hearing” regarding statements made in a probation
officer’s memorandum. Doc. No. 84, Mot. at 6. He seeks
an evidentiary hearing on the bail issue so that
“counsel could cross- examine the BOP officials”
and “confront them with the BOP’s own policy
statement.” Id. at 9. The government responds
by arguing that Policy Statement 5880.28 § I.3c. (2) is
inapplicable. Doc. No. 86, Gov’t Mem. at 2.
court refuses to hold such an evidentiary hearing, especially
at this bail stage under the circumstances of this case.
Doing so would prematurely and unnecessarily turn this bail
matter into a hearing on the merits of the § 2255
motion. Regardless of the court’s view of the BOP
sentencing computation manual -- as the court reasoned in the
May 3, 2016 Order -- “[18 U.S.C.] § 3585(b) does
not authorize a district court to compute credit for time
served. Rather, the prerogative to grant credits in the first
instance rests with the Attorney General, acting through the
[BOP].” United States v. Peters, 470 F.3d 907,
909 (9th Cir. 2006) (citing United States v. Wilson,
503 U.S. 329, 334-35 (1992)). “[D]istrict courts lack
authority at sentencing to give credit for time
served.” Id. (citation omitted).
also makes much of the court’s footnote regarding
whether Descamps v. United States, 133 S.Ct. 2276
(2013) applies retroactively, arguing that -- especially in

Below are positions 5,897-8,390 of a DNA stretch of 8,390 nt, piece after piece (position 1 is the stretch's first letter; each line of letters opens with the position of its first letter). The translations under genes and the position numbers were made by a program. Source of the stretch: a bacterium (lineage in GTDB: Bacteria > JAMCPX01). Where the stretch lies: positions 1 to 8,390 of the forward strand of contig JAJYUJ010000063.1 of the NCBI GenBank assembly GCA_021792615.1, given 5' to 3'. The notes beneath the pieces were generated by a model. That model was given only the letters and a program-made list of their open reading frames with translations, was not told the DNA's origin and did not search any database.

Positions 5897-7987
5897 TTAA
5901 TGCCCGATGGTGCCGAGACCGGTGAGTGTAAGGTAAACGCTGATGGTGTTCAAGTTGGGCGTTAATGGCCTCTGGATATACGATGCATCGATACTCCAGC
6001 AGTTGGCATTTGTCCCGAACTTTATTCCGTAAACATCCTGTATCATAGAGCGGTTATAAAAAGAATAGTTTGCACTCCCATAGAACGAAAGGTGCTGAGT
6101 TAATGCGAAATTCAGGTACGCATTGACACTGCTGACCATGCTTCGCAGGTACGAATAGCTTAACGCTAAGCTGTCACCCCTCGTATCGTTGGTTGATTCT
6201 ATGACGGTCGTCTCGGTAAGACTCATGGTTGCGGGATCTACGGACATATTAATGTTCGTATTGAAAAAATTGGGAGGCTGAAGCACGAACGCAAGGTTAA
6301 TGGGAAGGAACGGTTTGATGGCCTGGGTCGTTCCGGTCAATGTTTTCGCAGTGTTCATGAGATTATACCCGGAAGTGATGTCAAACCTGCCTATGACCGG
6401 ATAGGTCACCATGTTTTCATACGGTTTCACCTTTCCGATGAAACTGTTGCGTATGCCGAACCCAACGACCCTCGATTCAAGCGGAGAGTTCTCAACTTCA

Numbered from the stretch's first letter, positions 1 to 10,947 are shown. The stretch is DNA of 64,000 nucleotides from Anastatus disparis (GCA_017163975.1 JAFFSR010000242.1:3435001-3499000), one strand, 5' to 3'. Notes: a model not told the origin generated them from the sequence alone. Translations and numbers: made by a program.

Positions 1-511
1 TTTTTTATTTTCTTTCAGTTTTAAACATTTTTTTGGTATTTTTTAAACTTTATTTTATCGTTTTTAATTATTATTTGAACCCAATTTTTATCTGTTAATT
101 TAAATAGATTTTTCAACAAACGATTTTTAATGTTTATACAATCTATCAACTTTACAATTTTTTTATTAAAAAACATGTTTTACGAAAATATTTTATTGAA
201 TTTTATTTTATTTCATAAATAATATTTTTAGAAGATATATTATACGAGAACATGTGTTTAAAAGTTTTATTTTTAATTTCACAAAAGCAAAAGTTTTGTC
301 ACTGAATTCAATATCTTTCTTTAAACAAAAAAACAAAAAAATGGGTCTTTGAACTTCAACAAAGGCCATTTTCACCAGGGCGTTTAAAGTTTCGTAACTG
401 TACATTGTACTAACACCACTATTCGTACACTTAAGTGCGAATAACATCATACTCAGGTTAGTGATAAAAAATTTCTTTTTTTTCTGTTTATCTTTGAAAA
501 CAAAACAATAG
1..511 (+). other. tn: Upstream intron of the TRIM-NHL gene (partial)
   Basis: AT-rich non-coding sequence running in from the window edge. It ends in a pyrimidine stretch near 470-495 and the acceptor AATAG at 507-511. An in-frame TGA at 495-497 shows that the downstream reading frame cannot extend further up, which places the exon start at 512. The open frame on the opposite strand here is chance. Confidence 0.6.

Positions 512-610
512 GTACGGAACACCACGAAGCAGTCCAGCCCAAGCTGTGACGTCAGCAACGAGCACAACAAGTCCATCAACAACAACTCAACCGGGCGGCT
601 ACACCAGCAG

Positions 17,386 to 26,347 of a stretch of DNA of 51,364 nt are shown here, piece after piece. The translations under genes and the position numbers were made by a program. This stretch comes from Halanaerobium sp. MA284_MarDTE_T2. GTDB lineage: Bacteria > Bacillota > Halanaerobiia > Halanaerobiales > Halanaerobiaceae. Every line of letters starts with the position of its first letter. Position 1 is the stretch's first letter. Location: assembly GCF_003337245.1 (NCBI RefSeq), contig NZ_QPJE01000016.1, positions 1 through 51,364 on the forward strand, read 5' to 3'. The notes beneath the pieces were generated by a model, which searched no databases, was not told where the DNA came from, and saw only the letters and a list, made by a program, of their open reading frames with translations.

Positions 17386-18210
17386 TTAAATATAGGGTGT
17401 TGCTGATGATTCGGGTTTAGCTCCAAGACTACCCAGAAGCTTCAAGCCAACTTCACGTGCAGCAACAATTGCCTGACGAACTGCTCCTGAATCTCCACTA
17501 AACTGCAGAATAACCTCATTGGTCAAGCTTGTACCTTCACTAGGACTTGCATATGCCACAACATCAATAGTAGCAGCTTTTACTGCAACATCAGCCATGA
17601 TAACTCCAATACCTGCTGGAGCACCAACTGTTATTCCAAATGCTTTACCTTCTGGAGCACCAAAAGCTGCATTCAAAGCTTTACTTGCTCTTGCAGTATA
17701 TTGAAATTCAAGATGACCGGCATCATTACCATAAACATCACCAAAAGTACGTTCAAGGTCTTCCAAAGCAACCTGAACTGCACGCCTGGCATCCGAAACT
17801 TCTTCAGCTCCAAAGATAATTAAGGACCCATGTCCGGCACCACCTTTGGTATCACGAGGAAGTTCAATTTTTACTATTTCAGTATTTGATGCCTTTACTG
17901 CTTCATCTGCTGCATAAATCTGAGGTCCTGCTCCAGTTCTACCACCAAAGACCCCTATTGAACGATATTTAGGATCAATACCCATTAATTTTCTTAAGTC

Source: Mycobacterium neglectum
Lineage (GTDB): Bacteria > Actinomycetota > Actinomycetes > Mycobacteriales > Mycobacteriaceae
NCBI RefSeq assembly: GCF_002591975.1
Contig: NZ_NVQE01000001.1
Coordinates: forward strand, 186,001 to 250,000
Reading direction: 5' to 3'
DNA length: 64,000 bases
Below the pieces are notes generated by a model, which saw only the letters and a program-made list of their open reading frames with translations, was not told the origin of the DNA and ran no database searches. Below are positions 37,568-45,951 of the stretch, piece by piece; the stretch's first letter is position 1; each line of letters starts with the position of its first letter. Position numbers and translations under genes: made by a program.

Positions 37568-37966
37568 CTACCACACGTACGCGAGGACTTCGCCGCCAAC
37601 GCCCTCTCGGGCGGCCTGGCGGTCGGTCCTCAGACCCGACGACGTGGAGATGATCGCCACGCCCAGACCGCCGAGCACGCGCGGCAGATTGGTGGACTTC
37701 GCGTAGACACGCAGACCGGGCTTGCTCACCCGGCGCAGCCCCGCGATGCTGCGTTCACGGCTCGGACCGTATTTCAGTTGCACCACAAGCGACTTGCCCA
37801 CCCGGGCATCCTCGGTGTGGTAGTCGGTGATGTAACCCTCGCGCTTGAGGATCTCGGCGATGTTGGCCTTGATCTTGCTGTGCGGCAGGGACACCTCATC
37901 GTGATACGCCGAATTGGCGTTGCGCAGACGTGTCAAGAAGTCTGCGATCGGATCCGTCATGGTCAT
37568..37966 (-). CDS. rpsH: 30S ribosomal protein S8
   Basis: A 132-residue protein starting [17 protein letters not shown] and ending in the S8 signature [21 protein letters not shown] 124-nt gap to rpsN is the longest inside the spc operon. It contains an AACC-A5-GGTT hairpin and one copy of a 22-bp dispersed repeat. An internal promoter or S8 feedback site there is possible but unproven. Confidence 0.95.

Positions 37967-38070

an initial § 2255 petition (that is, not a “second
or successive” § 2255 petition) --
Descamps is not a “new rule” and is thus
not subject to a retroactivity bar under Teague v.
Lane, 489 U.S. 288 (1989). But this argument is
completely unnecessary in this case, and especially in this
bail context. Again, “if this court were to resentence
Defendant today, it would apply current law
--Descamps (as interpreted by other binding
precedent) -- to determine armed career criminal
status.” May 3, 2016 Order at 11, 2016 WL 2344197, at
*4 (footnote omitted).
most importantly, the record demonstrates that Defendant is
an extremely poor candidate for bail regardless of
Descamps and the court’s view of the
“time bank” issue. Defendant has had his
supervised release revoked twice. See Doc. No. 50
(revoking supervised release on Nov. 14, 2014); Doc. No. 67
(revoking supervised release on June 19, 2015). Most
recently, the court imposed the maximum revocation sentence
(with no term of supervised release to follow) because
Defendant admitted he was very difficult (if not
impossible) to supervise, and flatly told the court he would
not comply with any additional terms of supervised release.
He told the court he did not want to work with probation
officers, and would not do so under any circumstances. Given
this history of defiance, combined with his record of
violence and drugs, the court would not grant Defendant bail
in this § 2255 petition even assuming he has a valid
argument that Johnson v. United States, 135 S.Ct.
2551 (2015) applies to his original ACCA sentence.
See May 3, 2016 Order at 6 n.5; 2016 WL 2344197, at
*2 n.5 (“The court must also consider traditional bail
factors such as the potential that a defendant will flee or
pose a danger to the community.”) (citation omitted).
Motion for Reconsideration of the Court’s Order Denying
Defendant’s Motion for ...